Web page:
Beer and food matching

Quick guide to beer and food matching

by Great British Chefs 16 November 2015

Wine and food matching has long been a huge part of the dining experience, but not many of us would think to do the same with beers. With the recent surge of interest in craft beers, we offer a quick guide to matching some classic beer styles with your favourite foods.

Great British Chefs is a team of passionate food lovers dedicated to bringing you the latest food stories, news and reviews.

Great British Chefs is a team of passionate food lovers dedicated to bringing you the latest food stories, news and reviews as well as access to some of Britain’s greatest chefs. Our posts cover everything we are excited about from the latest openings and hottest food trends to brilliant new producers and exclusive chef interviews.

India pale ales

The high hop content of IPAs means that they are great pairings for more rambunctious dishes. A higher alcohol content and rich flavour of American IPAs in particular make them stunning partners to spice; try matching a wonderfully citrusy and pine-aroma Sienna Nevada Torpedo Extra IPA with Danny Kingston’s Cochinita pibil with pickled onions – a wonderful marriage of rich, unctuous meat, a whack of sour lime and beautiful heat will make the ideal pairing for this big, bold IPA.

Sour beers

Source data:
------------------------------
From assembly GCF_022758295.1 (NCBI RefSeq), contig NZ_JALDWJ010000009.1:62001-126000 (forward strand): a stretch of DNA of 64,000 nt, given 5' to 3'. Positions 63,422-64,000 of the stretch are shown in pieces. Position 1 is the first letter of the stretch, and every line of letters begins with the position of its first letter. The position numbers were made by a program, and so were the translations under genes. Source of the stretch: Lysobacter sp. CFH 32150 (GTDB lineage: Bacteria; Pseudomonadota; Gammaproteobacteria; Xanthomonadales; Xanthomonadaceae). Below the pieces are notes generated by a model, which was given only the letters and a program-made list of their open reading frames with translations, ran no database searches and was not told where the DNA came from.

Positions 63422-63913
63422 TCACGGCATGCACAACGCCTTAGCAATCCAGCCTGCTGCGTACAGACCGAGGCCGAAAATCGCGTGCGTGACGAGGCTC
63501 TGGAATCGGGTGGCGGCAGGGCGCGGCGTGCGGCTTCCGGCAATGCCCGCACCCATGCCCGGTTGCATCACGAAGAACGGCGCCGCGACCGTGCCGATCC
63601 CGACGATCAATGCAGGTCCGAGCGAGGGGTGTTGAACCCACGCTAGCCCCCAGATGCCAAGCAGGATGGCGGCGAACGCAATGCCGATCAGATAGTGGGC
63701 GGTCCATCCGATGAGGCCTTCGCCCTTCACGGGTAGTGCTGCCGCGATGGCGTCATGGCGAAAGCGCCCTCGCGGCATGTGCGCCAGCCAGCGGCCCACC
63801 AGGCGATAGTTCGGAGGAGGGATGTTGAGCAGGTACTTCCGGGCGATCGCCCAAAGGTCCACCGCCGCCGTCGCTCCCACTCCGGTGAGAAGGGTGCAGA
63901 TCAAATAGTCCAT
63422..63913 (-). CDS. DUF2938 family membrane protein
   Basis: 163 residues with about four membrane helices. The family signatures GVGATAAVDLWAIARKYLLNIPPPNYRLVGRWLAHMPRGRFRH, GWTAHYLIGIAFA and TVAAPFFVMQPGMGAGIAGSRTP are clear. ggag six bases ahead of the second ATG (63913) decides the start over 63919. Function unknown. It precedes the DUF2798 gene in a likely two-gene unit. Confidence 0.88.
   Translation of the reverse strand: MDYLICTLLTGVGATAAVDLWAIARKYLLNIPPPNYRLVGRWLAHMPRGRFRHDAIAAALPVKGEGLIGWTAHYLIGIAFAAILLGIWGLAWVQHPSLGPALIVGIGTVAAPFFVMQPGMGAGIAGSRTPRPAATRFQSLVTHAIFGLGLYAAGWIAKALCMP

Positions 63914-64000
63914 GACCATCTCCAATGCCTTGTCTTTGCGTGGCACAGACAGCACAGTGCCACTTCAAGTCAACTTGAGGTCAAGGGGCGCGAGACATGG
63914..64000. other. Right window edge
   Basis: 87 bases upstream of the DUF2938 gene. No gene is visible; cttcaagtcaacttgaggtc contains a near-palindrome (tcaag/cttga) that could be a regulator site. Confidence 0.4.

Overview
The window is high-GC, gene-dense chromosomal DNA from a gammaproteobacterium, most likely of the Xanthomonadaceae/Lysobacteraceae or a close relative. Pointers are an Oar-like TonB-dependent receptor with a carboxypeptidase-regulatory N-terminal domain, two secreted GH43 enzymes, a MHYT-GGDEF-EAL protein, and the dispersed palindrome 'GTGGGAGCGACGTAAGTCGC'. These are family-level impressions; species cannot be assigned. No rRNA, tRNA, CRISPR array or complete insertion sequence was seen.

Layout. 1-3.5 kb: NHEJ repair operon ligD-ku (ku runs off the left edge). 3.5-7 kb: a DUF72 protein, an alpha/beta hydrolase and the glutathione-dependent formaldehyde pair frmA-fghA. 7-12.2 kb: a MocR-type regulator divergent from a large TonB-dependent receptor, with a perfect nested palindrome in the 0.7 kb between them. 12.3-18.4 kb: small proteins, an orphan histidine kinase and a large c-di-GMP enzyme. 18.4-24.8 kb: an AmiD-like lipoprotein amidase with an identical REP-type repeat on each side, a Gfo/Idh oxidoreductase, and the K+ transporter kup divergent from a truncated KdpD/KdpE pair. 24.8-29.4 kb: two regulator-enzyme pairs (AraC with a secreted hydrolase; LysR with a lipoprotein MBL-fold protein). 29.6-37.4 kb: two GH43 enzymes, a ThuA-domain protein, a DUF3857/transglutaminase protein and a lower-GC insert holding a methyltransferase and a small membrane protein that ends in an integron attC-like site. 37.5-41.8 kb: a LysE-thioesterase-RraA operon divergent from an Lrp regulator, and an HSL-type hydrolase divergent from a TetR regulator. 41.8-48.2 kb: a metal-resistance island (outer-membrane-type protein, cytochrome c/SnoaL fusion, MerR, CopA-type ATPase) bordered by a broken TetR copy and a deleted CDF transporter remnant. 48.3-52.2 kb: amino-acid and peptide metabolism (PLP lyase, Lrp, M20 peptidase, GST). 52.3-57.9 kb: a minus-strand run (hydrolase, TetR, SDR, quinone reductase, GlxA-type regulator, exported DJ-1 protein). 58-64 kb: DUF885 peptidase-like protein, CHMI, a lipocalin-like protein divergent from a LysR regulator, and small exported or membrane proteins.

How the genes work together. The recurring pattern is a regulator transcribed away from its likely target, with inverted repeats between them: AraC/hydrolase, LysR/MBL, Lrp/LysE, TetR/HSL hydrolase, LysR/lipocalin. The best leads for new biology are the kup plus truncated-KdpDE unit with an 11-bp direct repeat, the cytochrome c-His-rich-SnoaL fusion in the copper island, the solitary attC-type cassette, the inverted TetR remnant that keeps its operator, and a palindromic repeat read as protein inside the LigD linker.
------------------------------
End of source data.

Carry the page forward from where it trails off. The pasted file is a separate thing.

Sour beers have been enjoying a revival in popularity recently, with many breweries experimenting with different styles using the wild yeasts that create such a distinctive flavour. The breadth of flavours is wide, with some sour beers tasting more oaky and yeasty while others, such as London Sour by The Kernel, possess a lip pursing, citrussy quality. Match it with seafood for a beautiful combination – William Drabble’s sea bass recipe would be an ideal match, thanks to the sweetness of the Mediterranean vegetables and fresh basil oil. Oakier, yeastier beers would work well with a range of cold cuts and particularly strong cheese.

Stouts and porters

Stouts are the warm hug of the beer world. With toasted malts giving the bulk of the flavour, stouts can taste smoky and bitter, or comforting notes of vanilla, chocolate and coffee. A beautiful smoky porter like Beavertown Smog Rocket is great with robust, meaty dishes like Josh Eggleton’s Barbecued sticky ribs, while stronger, more chocolatey stouts such as Thornbridge Imperial Raspberry Stout would make a fantastic pairing to a rich dessert, like Shaun Rankin’s chocolate and walnut tart recipe.

Wheat beers

Wheat beer is fantastically versatile when it comes to food pairing. While some brews have a strong aroma of bananas, others offer subtle flavours of coriander and clove. A wonderful, zestier beer such as Camden Brewery’s Gentleman’s Wit would make a marvellous match with Pierre Koffmann’s crab salad recipe, where the flavours of lemon and bergamot will blend beautifully with the salty crab, creamy avocado and zesty grapefruit.

For more ideas on matching beers and foods, have a look at There’s A Beer For That.